A number of Royal Arch Chapters boast special RA members’ jewels. These are broadly divided into three categories. Those with adornment of the jewel itself, such as Chapters No 2 and No 259, those with embellishment of the lower bar from which the jewel is suspended, such as our Chapter of Felicity No 58, and those with additional motifs attached to the middle bar, such as the Grand Master’s Chapter No 1, which are more numerous.
The first category, whose members’ jewels are unique designs, is best illustrated by some very illustrious Chapters.
The Chapter of St James No 2
The Chapter of St James No 2 jewel is shown on the left this pair, the photograph being courtesy of the Province of Northamptonshire & Huntingdonshire (with an explanation of its provenance and history) and thanks due to Oliver Lodge, whose left breast is behind these fine examples. The traditional jewel design is surmounted by a Royal Ducal coronet (that of the Duke of Sussex) that No 2 shares with the Lodge of Antiquity No 2:
The Prince of Wales’s Chapter No 259
In common with the Prince of Wales’s Lodge No 259, the Chapter that shares the name and number also shares its penchant for the famous plumes as an adornment to much of its regalia:
The second category covers those with embellishment of the lower bar from which the traditional design of jewel is suspended, such as our Chapter:
The third category of mid-ribbon embellishment is typified by two Chapters, one for each of the commonly found variations.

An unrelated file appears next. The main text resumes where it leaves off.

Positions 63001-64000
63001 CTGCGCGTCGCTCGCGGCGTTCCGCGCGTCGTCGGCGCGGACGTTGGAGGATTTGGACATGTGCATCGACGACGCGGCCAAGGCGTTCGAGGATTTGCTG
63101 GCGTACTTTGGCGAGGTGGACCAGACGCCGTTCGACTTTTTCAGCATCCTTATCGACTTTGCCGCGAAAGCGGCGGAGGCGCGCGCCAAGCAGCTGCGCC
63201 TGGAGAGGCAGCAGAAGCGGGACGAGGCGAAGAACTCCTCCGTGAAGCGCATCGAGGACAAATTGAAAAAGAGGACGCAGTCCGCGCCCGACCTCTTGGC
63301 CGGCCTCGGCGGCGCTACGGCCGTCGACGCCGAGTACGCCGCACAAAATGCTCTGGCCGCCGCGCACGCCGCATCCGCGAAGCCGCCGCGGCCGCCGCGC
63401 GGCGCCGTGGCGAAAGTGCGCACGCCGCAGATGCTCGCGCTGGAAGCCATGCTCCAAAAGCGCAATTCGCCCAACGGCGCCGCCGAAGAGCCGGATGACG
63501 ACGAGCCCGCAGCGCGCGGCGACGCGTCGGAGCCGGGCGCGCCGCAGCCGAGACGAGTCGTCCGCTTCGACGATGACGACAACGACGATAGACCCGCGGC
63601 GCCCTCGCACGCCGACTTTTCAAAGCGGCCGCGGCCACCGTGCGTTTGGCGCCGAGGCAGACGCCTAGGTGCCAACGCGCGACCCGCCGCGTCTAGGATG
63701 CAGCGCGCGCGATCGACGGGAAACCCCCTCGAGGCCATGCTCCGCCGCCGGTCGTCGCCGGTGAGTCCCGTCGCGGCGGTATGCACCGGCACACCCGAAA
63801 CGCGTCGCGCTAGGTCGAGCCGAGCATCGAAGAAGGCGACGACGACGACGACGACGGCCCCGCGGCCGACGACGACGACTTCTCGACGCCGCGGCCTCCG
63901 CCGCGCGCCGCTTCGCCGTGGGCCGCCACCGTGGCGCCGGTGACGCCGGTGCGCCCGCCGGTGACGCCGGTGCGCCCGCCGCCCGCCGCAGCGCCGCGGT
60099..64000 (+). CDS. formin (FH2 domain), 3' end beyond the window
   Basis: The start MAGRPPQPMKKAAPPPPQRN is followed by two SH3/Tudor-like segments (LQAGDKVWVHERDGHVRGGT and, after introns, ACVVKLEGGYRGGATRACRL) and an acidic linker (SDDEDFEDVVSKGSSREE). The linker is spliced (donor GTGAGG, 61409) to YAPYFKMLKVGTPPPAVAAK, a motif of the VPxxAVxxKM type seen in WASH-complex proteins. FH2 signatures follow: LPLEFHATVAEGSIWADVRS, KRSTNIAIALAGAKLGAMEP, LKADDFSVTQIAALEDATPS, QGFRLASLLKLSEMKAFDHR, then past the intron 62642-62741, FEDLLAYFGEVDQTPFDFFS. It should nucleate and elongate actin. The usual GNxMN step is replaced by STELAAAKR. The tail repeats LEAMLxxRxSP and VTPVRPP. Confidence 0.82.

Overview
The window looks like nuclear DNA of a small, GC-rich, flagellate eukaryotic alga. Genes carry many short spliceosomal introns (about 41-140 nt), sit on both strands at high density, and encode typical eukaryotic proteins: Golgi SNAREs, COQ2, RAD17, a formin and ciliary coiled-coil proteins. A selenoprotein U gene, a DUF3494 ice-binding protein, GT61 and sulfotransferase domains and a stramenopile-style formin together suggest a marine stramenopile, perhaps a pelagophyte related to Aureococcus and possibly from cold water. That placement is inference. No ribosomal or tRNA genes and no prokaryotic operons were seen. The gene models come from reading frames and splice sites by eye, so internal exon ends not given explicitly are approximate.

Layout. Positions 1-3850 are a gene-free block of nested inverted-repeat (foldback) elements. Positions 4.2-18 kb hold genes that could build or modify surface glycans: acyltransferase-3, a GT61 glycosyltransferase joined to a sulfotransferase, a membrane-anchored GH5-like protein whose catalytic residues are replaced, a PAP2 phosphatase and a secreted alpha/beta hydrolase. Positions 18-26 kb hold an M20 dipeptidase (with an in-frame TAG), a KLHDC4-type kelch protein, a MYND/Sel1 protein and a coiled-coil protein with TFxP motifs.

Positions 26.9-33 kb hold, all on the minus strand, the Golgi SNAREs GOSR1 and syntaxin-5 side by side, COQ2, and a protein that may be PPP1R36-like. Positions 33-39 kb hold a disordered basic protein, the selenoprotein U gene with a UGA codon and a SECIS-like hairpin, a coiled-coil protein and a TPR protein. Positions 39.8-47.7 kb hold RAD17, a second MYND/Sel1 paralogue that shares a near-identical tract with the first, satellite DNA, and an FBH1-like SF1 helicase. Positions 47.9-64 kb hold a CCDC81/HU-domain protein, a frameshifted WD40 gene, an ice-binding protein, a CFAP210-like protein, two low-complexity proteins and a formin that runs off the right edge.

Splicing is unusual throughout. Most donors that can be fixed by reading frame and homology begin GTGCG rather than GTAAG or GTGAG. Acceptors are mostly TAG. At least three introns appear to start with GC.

Grand Masters Chapter No 1
The first jewel from Grand Master’s Chapter No 1 (courtesy of the Library & Museum of Freemasonry) shows the displacement of the central bar for an embellished decoration:
This second jewel from the Chapter of Union No 310 (Courtesy of the Museum & Library of Freemasonry) shows an additional embellishment, most commonly an anniversary bar, in addition to the three normal bars:
There is an entirely larger and more ornate world of PZ and Founders jewels with a wide range of design and ornament that exist, which however are not to be worn outside a more restricted environment, normally the relevant Chapter itself. There are also a range of accepted designs of the jewel itself: There large delicate examples, especially some of the later Georgian and early Victorian examples by Harper and Acklam. There are small ornate and bejewelled Victorian examples, often with in watchcase forms. Again, these are beyond the scope of this page, other than to marvel at the craftsmanship:
1830s Acklam members’ jewel
(Courtesy of Masonic Medals)
A rare Crimson and Blue official George Kenning enamel Watchcase jewel
(Courtesy of Masonic Medals)
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